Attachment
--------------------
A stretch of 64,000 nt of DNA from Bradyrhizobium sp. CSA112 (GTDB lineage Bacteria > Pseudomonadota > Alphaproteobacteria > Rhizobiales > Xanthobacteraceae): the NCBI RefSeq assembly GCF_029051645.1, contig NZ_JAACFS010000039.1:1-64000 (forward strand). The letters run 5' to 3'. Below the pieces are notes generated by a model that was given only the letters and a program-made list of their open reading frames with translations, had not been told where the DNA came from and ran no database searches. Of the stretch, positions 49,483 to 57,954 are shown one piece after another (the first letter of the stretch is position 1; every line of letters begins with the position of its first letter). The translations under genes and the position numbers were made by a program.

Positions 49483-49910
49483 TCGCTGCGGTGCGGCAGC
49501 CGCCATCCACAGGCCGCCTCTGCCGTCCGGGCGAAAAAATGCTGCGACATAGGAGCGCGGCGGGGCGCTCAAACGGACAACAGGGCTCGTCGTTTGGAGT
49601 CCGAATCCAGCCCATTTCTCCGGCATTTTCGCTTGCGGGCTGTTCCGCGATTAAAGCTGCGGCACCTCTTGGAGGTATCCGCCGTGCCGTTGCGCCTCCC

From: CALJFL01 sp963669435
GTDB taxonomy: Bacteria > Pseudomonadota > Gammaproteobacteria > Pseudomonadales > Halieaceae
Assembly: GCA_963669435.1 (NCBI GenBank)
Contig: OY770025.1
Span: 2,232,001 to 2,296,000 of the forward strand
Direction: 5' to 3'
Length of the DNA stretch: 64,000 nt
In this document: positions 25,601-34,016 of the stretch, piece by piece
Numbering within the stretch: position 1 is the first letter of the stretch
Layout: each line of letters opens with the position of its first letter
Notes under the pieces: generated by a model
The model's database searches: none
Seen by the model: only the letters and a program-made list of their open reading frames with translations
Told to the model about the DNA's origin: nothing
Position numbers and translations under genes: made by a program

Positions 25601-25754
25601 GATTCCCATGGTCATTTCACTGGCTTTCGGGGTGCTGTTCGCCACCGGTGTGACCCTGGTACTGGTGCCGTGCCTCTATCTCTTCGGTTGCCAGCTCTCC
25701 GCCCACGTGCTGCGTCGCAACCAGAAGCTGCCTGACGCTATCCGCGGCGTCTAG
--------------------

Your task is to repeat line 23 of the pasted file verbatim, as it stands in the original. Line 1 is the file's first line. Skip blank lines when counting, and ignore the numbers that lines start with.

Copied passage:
25701 GCCCACGTGCTGCGTCGCAACCAGAAGCTGCCTGACGCTATCCGCGGCGTCTAG